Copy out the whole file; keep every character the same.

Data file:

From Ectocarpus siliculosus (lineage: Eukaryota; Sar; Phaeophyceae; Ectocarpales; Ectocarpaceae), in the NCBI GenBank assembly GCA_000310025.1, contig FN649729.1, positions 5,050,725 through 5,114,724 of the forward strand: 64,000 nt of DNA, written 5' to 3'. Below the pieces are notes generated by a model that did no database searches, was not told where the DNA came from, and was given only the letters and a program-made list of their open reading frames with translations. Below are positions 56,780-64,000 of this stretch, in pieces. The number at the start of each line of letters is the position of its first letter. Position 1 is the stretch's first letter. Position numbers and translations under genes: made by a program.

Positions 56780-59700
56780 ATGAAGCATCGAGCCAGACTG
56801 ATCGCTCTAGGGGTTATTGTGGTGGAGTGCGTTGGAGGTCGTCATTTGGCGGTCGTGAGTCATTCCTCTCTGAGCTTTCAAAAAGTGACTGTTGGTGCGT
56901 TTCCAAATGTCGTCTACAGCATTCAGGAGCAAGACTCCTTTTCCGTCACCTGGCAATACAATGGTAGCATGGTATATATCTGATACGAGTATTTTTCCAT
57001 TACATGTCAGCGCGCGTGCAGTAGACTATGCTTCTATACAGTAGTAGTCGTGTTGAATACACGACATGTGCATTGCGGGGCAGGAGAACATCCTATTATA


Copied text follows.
From Ectocarpus siliculosus (lineage: Eukaryota; Sar; Phaeophyceae; Ectocarpales; Ectocarpaceae), in the NCBI GenBank assembly GCA_000310025.1, contig FN649729.1, positions 5,050,725 through 5,114,724 of the forward strand: 64,000 nt of DNA, written 5' to 3'. Below the pieces are notes generated by a model that did no database searches, was not told where the DNA came from, and was given only the letters and a program-made list of their open reading frames with translations. Below are positions 56,780-64,000 of this stretch, in pieces. The number at the start of each line of letters is the position of its first letter. Position 1 is the stretch's first letter. Position numbers and translations under genes: made by a program.

Positions 56780-59700
56780 ATGAAGCATCGAGCCAGACTG
56801 ATCGCTCTAGGGGTTATTGTGGTGGAGTGCGTTGGAGGTCGTCATTTGGCGGTCGTGAGTCATTCCTCTCTGAGCTTTCAAAAAGTGACTGTTGGTGCGT
56901 TTCCAAATGTCGTCTACAGCATTCAGGAGCAAGACTCCTTTTCCGTCACCTGGCAATACAATGGTAGCATGGTATATATCTGATACGAGTATTTTTCCAT
57001 TACATGTCAGCGCGCGTGCAGTAGACTATGCTTCTATACAGTAGTAGTCGTGTTGAATACACGACATGTGCATTGCGGGGCAGGAGAACATCCTATTATA